Unlike the PPP, there are no company size or revenue limitations for companies to claim, as long as the business has had to suspend operations due to governmental COVID-19 restrictions or if the company has faced significant decline in gross receipts. A significant decline would mean the employer’s gross receipts in a quarter in 2020 were less than 50% for the same calendar quarter in 2019.
There is a strong reason why ERC has not received much attention–that if a business owner claims PPP, they cannot also claim the Employee Retention Credit. The advantages, however, are that the ERC is not a loan that needs to be paid back, and there are no associated funding issues like what PPP and EIDL have faced.
R&D Tax Credit
In 1983, after successive recessions, Congress introduced an unemployment fighting measure for the automotive industry called the R&D Tax Credit. The recessions of the early 1980s caused mass layoffs in the automotive industry, with unemployment hitting a whopping 24% in that industry compared to the overall peak unemployment rate of 10.8%. The R&D credit is a payroll credit that was designed to bring technical jobs back to the industry, and by the end of 1984, employment for the sector had rebounded dramatically with unemployment in the 6% range.
This success has led to the R&D credit being viewed by Congress as an effective job saving tool, and Congress throughout the years has continually reprogrammed and tweaked the credit to extend beyond automotive. Today, the R&D credit is now applicable to a wide range of industries from software and tech to agriculture. To qualify, a company simply needs to be able to show development or design of a new product or process, or the enhancement of an existing product or process, that is new to their individual business.
For example: If a software company creates a new program, or if a manufacturing company increases its efficiency by introducing new machinery, or if a farmer experiments with a new type of feed with his livestock to increase yield, they could all claim the benefit of the R&D credit.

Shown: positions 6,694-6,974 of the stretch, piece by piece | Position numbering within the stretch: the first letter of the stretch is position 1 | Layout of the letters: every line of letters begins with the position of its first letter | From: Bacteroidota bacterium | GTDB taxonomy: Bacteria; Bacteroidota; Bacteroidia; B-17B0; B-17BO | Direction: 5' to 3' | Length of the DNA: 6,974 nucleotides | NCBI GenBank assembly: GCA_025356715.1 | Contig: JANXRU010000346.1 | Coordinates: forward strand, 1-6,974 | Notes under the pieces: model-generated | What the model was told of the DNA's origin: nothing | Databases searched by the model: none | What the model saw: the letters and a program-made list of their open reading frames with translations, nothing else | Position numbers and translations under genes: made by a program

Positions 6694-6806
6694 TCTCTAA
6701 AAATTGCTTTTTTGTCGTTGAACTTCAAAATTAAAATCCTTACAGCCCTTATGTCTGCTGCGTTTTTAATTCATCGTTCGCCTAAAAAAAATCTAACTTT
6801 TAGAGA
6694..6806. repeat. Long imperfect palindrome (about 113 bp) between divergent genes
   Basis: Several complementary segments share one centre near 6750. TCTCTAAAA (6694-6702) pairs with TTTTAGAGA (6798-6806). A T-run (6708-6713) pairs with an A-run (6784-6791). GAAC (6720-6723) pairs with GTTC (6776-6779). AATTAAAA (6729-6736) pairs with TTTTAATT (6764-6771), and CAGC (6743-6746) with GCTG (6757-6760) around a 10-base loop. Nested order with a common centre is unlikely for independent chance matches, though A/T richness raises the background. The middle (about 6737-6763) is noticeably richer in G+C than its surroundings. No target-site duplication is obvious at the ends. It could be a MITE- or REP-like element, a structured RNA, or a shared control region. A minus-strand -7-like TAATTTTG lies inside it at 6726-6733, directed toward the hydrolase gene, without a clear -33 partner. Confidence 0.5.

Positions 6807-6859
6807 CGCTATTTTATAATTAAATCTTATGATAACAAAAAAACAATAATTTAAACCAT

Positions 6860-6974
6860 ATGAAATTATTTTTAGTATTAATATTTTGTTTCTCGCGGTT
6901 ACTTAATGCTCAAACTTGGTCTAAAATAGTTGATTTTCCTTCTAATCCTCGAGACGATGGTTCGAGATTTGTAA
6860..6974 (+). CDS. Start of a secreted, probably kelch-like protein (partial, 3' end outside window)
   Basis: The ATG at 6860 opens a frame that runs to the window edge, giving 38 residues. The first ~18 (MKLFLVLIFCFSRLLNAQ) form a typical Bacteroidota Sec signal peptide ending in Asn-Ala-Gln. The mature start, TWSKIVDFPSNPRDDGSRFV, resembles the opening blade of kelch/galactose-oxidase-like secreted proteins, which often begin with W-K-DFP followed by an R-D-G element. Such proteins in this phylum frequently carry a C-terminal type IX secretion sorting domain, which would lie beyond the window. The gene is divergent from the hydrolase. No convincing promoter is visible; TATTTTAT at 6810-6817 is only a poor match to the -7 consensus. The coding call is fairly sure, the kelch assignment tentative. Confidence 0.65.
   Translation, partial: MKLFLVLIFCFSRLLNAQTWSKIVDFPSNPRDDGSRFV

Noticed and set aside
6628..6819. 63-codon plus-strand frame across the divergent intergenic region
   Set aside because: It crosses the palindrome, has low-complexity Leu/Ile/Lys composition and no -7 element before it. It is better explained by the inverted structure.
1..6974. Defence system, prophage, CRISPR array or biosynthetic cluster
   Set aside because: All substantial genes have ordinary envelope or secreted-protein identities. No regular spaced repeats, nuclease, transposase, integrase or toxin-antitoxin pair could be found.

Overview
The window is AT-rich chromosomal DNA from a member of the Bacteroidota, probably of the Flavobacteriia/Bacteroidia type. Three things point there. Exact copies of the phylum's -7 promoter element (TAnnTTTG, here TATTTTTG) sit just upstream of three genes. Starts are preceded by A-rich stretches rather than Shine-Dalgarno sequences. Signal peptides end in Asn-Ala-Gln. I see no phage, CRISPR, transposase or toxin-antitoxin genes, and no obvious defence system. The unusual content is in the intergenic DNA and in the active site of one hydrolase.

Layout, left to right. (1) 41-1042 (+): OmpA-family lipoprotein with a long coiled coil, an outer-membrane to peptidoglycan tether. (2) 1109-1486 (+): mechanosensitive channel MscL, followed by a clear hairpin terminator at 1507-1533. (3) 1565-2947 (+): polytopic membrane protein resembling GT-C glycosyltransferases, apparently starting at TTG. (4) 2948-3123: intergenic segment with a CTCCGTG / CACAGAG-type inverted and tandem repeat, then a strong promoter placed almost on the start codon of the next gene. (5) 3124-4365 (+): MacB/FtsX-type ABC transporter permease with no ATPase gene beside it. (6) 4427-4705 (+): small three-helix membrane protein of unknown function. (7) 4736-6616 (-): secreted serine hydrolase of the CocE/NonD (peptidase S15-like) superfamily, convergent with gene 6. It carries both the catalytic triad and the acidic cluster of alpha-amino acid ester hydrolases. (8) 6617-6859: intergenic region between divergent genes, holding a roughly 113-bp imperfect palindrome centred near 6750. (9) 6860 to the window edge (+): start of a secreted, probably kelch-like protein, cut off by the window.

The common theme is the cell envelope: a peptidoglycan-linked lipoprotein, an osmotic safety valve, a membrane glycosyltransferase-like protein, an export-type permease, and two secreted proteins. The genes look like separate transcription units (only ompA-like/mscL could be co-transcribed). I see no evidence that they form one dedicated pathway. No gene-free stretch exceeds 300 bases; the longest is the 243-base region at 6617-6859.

What makes it particularly appealing now is that the IRS allows for a three-year lookback period–so any work a business has done since 2017 might qualify for a healthy tax credit at their next filing–which may be the type of liquidity that could make or break a business.
About the Author
Post by: Rick Lazio
Rick Lazio is a former U.S. Representative from New York serving in Congress from 1993-2001. While there, he became a strong advocate for small businesses by sponsoring the successful Small Business Tax Fairness Act. After Congress, Rick moved to the private sector working for JP Morgan Chase as a Managing Director and then Executive Vice President. Rick is committed to his continued interest and support of small to mid-sized businesses by brokering his insight and experience in the public and private sectors to provide strong incentives for job growth. This interest has extended into his civic and philanthropic work in New York with the Committee for Economic Development and the Association for a Better New York.